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Dept. of Education requires volunteer advisors to sign confidentiality deal

By Rick Pluta, Michigan Public Radio Network

LANSING, MI – Some people in the education community are upset over a no-complaint pledge the state requires from people who serve on some volunteer advisory panels. The Michigan Department of Education says the form is meant to encourage groups to reach consensus on complicated issues such as school accreditation. But some critics say the pledge is meant to stifle dissent on education questions.


The pledge says once a consensus is reached by an advisory group, its members will support it - even the parts of a compromise deal they disagree with.
Kristina Quo with the government watchdog Common Cause says the pledge could undermine confidence in the recommendations.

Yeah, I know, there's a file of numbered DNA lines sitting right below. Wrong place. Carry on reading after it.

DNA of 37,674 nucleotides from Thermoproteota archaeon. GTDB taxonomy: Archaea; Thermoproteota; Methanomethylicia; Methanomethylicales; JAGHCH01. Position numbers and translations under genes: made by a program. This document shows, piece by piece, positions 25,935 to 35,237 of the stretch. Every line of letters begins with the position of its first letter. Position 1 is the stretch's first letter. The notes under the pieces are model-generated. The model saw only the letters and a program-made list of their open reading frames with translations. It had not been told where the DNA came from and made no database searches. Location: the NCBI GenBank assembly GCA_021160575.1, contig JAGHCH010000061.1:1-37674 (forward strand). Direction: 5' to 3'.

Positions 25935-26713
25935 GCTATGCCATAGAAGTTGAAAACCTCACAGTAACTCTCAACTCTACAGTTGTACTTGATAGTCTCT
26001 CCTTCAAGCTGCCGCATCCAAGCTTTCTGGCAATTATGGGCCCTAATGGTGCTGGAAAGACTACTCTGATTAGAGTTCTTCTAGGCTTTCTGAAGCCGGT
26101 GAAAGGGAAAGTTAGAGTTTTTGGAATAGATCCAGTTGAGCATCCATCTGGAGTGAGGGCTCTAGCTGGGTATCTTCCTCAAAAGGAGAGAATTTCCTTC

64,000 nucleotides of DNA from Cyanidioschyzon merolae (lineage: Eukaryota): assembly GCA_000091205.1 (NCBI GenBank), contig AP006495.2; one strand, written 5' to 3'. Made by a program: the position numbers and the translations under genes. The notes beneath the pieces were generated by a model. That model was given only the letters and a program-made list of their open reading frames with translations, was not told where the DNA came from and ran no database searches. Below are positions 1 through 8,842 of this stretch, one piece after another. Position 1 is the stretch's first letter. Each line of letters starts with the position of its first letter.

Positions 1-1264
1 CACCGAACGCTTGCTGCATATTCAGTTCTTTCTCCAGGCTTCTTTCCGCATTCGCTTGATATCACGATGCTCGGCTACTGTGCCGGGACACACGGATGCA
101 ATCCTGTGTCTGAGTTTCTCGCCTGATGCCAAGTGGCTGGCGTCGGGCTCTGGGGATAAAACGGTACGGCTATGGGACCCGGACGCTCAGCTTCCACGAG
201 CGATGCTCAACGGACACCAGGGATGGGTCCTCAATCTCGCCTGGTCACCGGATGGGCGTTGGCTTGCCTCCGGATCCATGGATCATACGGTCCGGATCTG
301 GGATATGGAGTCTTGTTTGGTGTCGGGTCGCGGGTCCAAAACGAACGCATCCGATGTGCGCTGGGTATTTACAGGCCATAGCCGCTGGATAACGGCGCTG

"If it's a political decision - not based on good public policy -- than this could be totally abused," Quo says.

State education superintendent Michael Flanagan says there have been too many cases of advisory groups reaching a compromise that is then torpedoed by individual members who lobby against it when recommendations go to the Legislature.

"If they don't have consensus, they are certainly not bound by any agreement, but if they do have consensus, we expect good faith," Flanagan says.

Flanagan says the pledge is not meant to keep education experts from speaking out when they disagree with a decision.

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